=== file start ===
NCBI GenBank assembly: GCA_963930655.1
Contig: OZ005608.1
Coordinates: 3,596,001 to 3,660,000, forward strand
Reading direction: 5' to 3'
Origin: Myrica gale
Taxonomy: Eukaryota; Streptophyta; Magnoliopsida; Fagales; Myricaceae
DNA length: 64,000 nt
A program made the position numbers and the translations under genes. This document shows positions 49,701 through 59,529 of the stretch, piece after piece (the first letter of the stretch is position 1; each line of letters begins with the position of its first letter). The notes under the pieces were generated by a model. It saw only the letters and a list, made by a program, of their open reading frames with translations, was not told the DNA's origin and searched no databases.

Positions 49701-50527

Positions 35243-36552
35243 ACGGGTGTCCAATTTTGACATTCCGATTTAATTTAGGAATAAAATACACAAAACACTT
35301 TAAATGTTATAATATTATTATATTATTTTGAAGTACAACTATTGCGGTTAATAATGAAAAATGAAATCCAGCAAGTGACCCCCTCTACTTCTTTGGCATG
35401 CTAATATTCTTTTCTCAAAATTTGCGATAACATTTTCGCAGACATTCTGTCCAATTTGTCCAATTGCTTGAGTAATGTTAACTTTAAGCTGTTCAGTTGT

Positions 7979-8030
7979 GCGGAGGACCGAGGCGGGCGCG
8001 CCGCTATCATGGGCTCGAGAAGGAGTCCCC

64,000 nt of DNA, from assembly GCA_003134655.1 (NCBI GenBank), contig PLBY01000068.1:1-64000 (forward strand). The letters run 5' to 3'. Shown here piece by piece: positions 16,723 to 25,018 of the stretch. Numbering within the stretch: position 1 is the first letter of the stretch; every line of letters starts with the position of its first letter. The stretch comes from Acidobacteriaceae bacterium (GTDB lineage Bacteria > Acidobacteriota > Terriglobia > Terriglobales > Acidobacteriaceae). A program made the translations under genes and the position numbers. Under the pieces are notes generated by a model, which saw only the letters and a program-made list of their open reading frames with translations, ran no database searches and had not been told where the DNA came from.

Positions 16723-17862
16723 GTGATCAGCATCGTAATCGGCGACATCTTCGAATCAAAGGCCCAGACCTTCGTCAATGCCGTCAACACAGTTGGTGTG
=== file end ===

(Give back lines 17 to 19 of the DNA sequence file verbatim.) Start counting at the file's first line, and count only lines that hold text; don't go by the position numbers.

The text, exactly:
64,000 nt of DNA, from assembly GCA_003134655.1 (NCBI GenBank), contig PLBY01000068.1:1-64000 (forward strand). The letters run 5' to 3'. Shown here piece by piece: positions 16,723 to 25,018 of the stretch. Numbering within the stretch: position 1 is the first letter of the stretch; every line of letters starts with the position of its first letter. The stretch comes from Acidobacteriaceae bacterium (GTDB lineage Bacteria > Acidobacteriota > Terriglobia > Terriglobales > Acidobacteriaceae). A program made the translations under genes and the position numbers. Under the pieces are notes generated by a model, which saw only the letters and a program-made list of their open reading frames with translations, ran no database searches and had not been told where the DNA came from.

Positions 16723-17862
16723 GTGATCAGCATCGTAATCGGCGACATCTTCGAATCAAAGGCCCAGACCTTCGTCAATGCCGTCAACACAGTTGGTGTG